"We then bought a little house at 46 Orchard Lane and I lived there until I was married in 1957. We moved in 1960 to California. I remember the incendiary raid of 1941. The little bombs were popping all around us and I found a live one next morning in King George V Playing Fields, which backed onto my garden. The night sky was as bright as day but fortunately no house fires were started.
"It was also quite common to see Spitfires flying low over Amersham chasing Nazi aircraft - truly memorable events in the life of a young boy growing up in wartime. The air raid siren outside Dr. Farquarson's house at Sycamore Corner always seemed to go off after the aircraft were long gone!
"The citizens of Amersham did their bit too and purchased a submarine for the Royal Navy. There was a huge "thermometer" outside the bank at Oakfield Corner showing the weekly totals of peoples' donations.
"On the night of VE day someone "found" 20 or 30 military signal rockets and let them off on the vacant lot that later became the post office on Hill Avenue - an awesome sight for a 10 year old boy! Even after all this time there is a part of me which never left Amersham and I have a lot of fond memories."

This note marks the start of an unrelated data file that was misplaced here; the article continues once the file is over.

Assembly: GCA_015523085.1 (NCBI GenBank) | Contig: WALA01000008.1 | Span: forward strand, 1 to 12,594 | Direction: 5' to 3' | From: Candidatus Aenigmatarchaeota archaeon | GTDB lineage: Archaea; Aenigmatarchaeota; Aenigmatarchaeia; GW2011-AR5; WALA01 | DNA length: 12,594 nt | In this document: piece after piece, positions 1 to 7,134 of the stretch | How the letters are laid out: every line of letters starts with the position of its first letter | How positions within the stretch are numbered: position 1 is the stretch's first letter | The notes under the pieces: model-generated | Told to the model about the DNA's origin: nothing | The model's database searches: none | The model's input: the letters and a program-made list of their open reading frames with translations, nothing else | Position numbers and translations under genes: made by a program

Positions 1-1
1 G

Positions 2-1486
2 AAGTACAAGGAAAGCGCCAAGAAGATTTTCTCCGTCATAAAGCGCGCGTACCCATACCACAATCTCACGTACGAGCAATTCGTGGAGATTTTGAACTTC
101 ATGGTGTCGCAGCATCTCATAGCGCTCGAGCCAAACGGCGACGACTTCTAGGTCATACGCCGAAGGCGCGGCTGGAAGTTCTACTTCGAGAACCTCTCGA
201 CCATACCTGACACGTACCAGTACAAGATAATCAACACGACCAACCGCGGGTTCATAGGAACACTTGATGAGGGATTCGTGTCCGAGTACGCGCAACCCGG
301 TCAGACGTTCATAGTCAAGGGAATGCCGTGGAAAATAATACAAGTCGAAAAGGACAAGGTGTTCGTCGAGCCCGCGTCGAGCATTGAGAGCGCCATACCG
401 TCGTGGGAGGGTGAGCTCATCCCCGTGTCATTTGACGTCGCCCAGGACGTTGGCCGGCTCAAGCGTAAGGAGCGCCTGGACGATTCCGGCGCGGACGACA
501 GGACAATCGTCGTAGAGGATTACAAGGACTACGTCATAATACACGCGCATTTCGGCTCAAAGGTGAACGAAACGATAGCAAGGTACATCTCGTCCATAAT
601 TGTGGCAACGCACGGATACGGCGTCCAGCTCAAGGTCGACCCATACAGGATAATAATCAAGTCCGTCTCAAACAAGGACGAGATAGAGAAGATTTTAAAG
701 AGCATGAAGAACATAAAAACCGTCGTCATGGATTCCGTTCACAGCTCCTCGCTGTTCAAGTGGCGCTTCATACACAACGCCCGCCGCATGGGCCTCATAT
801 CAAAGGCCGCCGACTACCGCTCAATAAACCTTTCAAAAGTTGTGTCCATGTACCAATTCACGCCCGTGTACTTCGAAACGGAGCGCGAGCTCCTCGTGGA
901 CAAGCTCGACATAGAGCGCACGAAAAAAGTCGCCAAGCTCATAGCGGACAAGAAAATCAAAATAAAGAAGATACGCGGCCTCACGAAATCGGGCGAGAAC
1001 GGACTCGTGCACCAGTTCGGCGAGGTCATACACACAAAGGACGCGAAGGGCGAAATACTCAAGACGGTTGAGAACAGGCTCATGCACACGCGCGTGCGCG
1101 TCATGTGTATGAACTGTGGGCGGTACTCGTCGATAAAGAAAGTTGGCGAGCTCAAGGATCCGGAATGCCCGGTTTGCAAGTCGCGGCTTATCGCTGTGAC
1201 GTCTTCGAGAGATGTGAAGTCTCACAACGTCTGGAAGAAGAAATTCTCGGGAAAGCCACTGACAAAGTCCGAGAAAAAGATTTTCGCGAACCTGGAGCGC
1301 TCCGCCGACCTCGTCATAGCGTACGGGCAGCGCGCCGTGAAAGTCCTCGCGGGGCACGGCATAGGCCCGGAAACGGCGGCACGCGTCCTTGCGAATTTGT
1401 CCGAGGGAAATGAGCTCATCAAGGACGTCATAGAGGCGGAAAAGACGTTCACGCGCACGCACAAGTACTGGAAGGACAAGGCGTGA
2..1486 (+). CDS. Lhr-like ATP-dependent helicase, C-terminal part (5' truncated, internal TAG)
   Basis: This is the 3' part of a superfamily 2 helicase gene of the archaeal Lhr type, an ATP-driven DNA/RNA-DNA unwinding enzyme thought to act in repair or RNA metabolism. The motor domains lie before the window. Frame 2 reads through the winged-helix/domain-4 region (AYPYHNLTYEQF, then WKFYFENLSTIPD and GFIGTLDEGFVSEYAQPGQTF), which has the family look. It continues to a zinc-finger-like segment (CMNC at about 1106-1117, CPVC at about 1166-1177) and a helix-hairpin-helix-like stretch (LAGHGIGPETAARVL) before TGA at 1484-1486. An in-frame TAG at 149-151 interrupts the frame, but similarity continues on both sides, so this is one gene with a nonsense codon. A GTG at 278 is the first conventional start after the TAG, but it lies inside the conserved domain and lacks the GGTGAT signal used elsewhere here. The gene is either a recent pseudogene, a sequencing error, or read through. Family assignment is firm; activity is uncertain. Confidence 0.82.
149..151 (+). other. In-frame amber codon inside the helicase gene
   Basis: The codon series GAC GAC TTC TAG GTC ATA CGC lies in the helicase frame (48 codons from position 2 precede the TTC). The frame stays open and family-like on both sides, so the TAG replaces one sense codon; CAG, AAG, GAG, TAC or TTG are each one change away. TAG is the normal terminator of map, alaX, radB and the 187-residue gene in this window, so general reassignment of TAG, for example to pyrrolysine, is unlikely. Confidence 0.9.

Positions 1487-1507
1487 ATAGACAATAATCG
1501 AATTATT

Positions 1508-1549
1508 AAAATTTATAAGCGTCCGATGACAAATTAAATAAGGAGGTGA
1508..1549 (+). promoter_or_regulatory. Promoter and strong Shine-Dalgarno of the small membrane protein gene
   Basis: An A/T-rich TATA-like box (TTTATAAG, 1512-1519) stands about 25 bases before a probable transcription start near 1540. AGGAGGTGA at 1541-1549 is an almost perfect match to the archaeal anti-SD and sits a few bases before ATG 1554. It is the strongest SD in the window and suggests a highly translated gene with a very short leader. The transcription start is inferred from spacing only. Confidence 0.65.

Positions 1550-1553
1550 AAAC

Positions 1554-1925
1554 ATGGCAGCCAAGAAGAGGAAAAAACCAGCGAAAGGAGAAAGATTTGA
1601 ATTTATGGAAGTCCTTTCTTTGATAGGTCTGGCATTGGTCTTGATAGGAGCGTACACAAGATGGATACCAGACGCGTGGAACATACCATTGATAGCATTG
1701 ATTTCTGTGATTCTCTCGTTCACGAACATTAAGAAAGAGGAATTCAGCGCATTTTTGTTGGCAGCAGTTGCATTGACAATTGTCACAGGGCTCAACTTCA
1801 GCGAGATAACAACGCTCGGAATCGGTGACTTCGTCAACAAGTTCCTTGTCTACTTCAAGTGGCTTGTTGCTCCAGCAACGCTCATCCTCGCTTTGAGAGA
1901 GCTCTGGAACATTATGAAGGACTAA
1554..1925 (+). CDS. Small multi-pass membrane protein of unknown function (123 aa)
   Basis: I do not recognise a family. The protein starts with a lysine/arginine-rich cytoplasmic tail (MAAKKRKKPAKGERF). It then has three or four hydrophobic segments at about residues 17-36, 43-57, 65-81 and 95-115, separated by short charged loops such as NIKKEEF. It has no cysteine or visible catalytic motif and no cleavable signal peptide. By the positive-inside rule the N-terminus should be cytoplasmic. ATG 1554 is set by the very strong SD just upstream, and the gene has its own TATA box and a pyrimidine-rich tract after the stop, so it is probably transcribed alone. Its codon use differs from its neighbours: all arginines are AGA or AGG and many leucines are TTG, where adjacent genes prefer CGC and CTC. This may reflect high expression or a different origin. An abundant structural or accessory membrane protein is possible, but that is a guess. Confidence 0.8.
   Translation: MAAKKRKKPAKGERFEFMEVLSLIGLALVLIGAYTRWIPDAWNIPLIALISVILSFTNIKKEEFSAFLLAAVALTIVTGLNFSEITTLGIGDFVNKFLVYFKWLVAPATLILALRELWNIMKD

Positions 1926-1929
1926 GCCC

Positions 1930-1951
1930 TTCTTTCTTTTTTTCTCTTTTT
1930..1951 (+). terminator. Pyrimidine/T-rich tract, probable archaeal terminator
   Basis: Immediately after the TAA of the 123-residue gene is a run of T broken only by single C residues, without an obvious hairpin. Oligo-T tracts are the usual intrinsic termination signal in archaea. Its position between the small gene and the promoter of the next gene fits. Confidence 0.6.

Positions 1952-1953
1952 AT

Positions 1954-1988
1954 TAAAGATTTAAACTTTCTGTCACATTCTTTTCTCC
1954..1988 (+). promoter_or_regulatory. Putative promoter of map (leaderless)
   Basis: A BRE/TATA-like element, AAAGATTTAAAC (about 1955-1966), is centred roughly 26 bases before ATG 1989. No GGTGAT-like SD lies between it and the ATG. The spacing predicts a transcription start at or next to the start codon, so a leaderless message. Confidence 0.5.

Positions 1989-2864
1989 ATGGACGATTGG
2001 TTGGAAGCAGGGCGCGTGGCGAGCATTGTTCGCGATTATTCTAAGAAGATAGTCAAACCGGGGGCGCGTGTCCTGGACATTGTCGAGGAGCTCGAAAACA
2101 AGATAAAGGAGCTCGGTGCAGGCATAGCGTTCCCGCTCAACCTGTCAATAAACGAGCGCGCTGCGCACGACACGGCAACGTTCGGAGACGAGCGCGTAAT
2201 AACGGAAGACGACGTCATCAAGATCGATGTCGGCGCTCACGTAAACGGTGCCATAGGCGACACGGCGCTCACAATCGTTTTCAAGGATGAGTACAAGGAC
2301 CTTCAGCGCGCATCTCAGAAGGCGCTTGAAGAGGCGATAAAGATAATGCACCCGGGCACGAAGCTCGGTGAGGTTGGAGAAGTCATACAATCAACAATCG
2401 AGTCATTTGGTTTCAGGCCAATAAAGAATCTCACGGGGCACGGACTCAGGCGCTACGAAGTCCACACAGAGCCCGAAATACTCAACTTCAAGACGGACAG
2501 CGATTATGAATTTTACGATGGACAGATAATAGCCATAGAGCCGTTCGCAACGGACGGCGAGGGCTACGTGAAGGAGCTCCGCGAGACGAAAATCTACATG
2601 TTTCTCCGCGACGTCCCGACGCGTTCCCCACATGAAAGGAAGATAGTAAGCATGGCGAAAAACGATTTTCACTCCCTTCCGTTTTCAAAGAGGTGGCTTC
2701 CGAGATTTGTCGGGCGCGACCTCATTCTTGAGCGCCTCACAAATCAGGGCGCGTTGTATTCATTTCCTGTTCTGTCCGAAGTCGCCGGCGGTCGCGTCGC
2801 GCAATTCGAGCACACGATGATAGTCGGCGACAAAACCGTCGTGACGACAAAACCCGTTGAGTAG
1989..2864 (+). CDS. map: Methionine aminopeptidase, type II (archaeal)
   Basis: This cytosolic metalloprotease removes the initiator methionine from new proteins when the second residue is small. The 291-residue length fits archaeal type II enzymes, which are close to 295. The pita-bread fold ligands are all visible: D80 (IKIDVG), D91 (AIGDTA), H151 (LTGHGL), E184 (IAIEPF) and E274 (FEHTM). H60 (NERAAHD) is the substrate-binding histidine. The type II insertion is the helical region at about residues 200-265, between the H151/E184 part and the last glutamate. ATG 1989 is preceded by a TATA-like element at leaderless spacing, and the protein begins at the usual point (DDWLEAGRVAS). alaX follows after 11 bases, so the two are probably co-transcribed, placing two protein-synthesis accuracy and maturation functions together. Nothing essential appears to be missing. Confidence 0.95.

(The air raid siren Pete refers to above was used after the War to call out the retained firemen. The siren brought back many memories for the residents and continued in use into the 1970s. If the wind was blowing in the right direction you could also here the siren in Chesham).
David Woodridge now from Perth, Australia write "There is some mention of dugouts in Rectory Wood, it must have been just prior to "D" Day because at one stage Rectory Wood was bursting at the seams with English soldiers and, mostly on the south side, there were many dugouts and slit trenches. The old bus station at the eastern end of the Broadway was used as a transport depot, lots of army lorries and also tanks and I can remember these tanks tearing up the road surface as they went up and down the streets, quite terrifying as a little lad. The soldiers were made to swim at the old Cygnet swimming pool amongst other things and I remember the poor soldiers being made to swim in the freezing conditions and they were absolutely blue with the cold. Then all of a sudden all the soldiers disappeared so that must have been "D" Day time."
Round by Pond Wicks next to the Rec. was "Amersham Prints" and they amongst other things made balloon barrages and parachutes."
Picture Courtesy of David Woodridge
The rope/splicing workshop at Amersham Prints, off School Lane, taken at 3. 56 pm some time during WW 2. They made parachutes, inflatable boats and barrage balloons. There would be a need for all sorts of roping. David can remember his father coming home and practicing different knots and splices.